Woman receives 5-figure settlement after dislocating her shoulder on a cruise
Our client, a 57-year-old meditation teacher, was travelling on a cruise with her partner which was visiting Japan, South Korea and China. The cruise was booked with RCL cruises.
Our client was playing table tennis with her partner on one of the interior decks, when she went to retrieve the ball, which had rolled away at the end of a rally. As she bent to pick the ball up, she slipped and fell on a patch of grease on the floor. This led to her falling and sustaining a fractured dislocation to her right shoulder.
Following her injury, our client received initial treatment on board the ship. When she returned home, she also received physiotherapy. Unfortunately, despite the treatment, she developed a ‘frozen shoulder’, which resulted in ongoing restrictions in her range of movement.
The effects of the accident also led to our client developing psychological symptoms, for which Cognitive Behavioural Therapy (CBT) was recommended. She was unable to undertake domestic chores for many weeks. Our client is a keen gardener, but the shoulder injury impacted her ability to tend her garden as she had done before the accident, therefore causing a great deal of upset. The weakness in her shoulder also prevented her carrying her young grandson – something that was also very distressing.
The claim was brought under the Athens Convention, which is a multilateral convention which governs the liability of cruise lines when passengers are injured during international sea travel. The UK is a signatory to the convention. Under the convention, our client was able to sue the defendant cruise company in the English Courts, and English law applied to the claim.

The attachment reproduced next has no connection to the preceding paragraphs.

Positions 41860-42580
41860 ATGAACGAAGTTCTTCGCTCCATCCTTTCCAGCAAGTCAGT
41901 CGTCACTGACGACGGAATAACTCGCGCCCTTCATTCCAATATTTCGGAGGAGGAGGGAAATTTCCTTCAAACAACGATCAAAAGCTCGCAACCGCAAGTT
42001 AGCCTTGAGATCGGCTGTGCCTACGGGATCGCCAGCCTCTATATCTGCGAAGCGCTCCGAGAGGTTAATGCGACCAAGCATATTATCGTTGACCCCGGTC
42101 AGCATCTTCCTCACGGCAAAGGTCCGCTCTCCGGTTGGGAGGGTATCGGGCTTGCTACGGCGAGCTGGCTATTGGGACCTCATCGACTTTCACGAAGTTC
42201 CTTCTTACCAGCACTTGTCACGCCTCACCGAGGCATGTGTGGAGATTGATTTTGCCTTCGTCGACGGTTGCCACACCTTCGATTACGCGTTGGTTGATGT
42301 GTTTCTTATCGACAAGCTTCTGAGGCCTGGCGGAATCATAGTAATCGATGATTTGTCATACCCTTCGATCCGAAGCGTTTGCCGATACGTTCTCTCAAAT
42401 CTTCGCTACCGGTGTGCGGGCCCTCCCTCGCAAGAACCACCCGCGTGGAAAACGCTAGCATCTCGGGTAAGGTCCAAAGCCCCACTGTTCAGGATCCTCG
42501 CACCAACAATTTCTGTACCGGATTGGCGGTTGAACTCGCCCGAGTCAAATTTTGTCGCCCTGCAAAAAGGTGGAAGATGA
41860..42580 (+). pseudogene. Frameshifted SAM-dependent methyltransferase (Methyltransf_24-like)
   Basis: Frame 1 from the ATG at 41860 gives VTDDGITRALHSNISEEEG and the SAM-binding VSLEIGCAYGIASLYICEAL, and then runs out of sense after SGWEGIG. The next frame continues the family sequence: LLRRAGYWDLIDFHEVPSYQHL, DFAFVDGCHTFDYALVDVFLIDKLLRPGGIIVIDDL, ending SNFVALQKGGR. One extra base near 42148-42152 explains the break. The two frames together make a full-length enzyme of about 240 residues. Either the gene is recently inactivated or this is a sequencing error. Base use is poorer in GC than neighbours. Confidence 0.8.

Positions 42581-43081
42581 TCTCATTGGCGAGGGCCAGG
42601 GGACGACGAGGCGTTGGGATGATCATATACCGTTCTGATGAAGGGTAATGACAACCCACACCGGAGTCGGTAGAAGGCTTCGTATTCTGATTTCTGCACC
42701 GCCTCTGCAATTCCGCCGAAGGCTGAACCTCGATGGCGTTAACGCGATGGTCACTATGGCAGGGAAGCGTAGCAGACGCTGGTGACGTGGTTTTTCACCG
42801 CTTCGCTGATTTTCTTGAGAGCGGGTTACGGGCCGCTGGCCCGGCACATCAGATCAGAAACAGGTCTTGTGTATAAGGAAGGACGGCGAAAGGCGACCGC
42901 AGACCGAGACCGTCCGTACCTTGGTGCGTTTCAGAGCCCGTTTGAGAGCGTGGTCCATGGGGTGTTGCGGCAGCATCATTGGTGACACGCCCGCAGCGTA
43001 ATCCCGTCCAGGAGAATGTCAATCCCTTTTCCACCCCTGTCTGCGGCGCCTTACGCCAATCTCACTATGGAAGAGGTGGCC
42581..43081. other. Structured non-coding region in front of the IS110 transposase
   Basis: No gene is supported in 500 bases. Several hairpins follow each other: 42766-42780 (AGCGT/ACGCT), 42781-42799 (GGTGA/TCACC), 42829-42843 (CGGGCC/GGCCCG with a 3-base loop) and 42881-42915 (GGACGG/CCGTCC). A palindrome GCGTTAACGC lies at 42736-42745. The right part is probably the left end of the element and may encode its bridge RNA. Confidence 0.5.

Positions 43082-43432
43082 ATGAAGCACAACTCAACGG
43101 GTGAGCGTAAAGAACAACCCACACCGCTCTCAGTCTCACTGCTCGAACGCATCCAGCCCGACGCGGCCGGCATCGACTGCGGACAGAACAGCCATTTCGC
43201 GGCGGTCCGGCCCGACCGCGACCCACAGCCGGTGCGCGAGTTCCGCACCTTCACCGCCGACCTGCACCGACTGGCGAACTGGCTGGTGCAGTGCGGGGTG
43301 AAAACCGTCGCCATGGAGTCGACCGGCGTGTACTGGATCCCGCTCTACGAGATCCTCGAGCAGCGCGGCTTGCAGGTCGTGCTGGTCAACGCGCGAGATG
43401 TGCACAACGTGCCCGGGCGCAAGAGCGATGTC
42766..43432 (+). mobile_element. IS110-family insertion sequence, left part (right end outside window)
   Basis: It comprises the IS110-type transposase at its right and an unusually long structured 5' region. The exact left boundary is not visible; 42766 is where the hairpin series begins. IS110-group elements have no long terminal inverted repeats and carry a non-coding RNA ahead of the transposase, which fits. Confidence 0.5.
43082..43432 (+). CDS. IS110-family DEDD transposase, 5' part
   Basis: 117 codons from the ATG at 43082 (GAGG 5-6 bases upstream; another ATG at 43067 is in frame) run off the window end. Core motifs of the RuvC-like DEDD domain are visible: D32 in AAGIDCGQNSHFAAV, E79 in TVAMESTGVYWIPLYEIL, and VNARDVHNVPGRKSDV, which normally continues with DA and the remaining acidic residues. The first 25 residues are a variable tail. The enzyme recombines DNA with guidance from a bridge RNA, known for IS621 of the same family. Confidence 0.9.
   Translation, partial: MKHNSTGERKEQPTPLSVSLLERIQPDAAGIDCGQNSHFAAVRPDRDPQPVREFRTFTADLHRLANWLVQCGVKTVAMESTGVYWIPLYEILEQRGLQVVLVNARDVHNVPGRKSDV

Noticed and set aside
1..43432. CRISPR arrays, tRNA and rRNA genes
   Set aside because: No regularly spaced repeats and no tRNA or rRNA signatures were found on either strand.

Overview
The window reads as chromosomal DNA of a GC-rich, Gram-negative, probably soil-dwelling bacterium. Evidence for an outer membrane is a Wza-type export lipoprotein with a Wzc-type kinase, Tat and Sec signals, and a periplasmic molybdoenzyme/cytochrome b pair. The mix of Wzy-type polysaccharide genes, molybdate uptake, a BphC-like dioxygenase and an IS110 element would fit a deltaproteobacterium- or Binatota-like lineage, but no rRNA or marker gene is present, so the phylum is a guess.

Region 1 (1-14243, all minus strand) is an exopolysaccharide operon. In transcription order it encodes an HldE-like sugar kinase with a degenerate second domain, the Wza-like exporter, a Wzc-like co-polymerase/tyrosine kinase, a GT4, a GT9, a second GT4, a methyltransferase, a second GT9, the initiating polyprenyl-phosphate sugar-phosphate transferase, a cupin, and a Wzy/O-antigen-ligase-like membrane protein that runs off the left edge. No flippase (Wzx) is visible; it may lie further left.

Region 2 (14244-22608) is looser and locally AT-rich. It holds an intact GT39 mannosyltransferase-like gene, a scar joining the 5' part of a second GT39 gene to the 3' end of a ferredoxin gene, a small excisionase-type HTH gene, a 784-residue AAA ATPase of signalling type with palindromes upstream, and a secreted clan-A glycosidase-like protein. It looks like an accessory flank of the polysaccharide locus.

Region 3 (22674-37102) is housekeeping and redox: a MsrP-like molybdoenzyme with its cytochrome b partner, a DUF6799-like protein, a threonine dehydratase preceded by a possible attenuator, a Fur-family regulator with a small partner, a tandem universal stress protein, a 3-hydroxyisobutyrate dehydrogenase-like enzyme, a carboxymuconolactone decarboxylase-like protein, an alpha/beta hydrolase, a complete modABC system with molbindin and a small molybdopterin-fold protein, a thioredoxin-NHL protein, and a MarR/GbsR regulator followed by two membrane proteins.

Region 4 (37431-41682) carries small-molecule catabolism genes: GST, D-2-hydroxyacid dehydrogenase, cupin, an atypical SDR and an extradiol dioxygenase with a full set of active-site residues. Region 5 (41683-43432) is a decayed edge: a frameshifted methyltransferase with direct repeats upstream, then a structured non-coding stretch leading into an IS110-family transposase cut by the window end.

We alleged that the defendant cruise line was negligent by failing to operate a reasonable system of cleaning and inspection on the boat. The defendant denied liability for the accident, arguing that they did have a reasonable cleaning policy in place. At the same time as denying liability, they also made a ‘without prejudice’ settlement offer (meaning the trial judge can’t be told the offer has been made) in the sum of £4,000 to our client.
Our expert team, headed up by Fletchers’ Associate Solicitor Michael Hagan, advised our client that, despite the denial, we felt she had a strong case. This was because we had good evidence that the substance on the floor had resulted in her slipping, and the defendants hadn’t produced any documentary evidence to support the cleaning policy that they said was in operation.
As well as this, we also knew that if our client succeeded on liability, the nature of her injuries meant she was guaranteed to recover substantially more than the defendant had offered. We advised the client to reject the offer, as it was too low. She accepted our advice and the case continued.
Further issues arose within the case – most notably the time limitation on the claim was due to expire. This was because, in Athens Convention cases, there is only a two-year period in which to make the claim, as opposed to the three-years in most other accident claims in English law. However, we were able to agree with the defendant to extend the time for her to bring her claim. This isn’t something which can normally be done in a personal injury case, but the Athens convention contains a specific provision which allows this, if both parties agree.
In the extra time we had following the agreement, we were able to negotiate an excellent five figure settlement of our client’s case. The settlement saved her from the stress and hassle of having to issue court proceedings and vindicated her decision to reject the original offer – despite the defendant having denied liability.